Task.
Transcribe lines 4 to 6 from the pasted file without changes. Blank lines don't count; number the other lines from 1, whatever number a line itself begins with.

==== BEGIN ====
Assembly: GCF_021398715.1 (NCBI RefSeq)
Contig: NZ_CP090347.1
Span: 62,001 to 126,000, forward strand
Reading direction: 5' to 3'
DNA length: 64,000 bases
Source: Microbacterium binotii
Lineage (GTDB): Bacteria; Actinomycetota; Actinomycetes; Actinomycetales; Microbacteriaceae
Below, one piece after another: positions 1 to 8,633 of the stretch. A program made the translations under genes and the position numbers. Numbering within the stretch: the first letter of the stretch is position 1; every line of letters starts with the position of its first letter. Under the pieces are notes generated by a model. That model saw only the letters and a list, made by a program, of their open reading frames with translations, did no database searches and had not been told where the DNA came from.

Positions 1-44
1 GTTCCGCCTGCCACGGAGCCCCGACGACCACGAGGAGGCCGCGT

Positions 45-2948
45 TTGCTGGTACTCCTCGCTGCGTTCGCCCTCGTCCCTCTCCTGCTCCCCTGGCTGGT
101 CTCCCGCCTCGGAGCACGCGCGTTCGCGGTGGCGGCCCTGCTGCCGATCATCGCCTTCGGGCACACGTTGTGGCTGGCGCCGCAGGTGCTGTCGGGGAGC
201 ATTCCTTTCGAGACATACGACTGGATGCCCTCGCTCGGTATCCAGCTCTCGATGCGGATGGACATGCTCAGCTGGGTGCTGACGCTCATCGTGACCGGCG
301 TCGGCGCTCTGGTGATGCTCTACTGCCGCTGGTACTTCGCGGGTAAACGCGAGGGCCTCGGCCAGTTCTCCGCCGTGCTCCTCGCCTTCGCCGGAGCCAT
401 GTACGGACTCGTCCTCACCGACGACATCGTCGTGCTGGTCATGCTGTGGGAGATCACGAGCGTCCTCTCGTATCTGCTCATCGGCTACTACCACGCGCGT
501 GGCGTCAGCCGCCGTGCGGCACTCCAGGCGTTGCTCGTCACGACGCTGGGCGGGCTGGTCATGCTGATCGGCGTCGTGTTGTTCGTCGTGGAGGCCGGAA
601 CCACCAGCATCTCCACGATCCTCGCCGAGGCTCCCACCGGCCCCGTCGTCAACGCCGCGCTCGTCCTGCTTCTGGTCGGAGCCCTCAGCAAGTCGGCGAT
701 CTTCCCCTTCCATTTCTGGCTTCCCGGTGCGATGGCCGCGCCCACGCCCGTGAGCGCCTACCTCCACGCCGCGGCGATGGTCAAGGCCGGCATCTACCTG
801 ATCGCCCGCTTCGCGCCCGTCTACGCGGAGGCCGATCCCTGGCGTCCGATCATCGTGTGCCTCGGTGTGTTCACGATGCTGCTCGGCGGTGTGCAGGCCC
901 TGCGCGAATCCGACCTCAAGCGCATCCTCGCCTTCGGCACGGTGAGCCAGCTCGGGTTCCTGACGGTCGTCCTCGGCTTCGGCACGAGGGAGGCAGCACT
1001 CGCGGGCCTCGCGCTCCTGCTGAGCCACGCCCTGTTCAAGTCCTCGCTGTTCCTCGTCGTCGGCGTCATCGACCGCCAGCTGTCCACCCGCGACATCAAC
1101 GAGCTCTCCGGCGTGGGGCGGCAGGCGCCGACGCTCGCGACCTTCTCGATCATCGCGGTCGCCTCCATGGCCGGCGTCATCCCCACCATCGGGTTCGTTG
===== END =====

Reading direction: 5' to 3'
DNA length: 64,000 bases
Source: Microbacterium binotii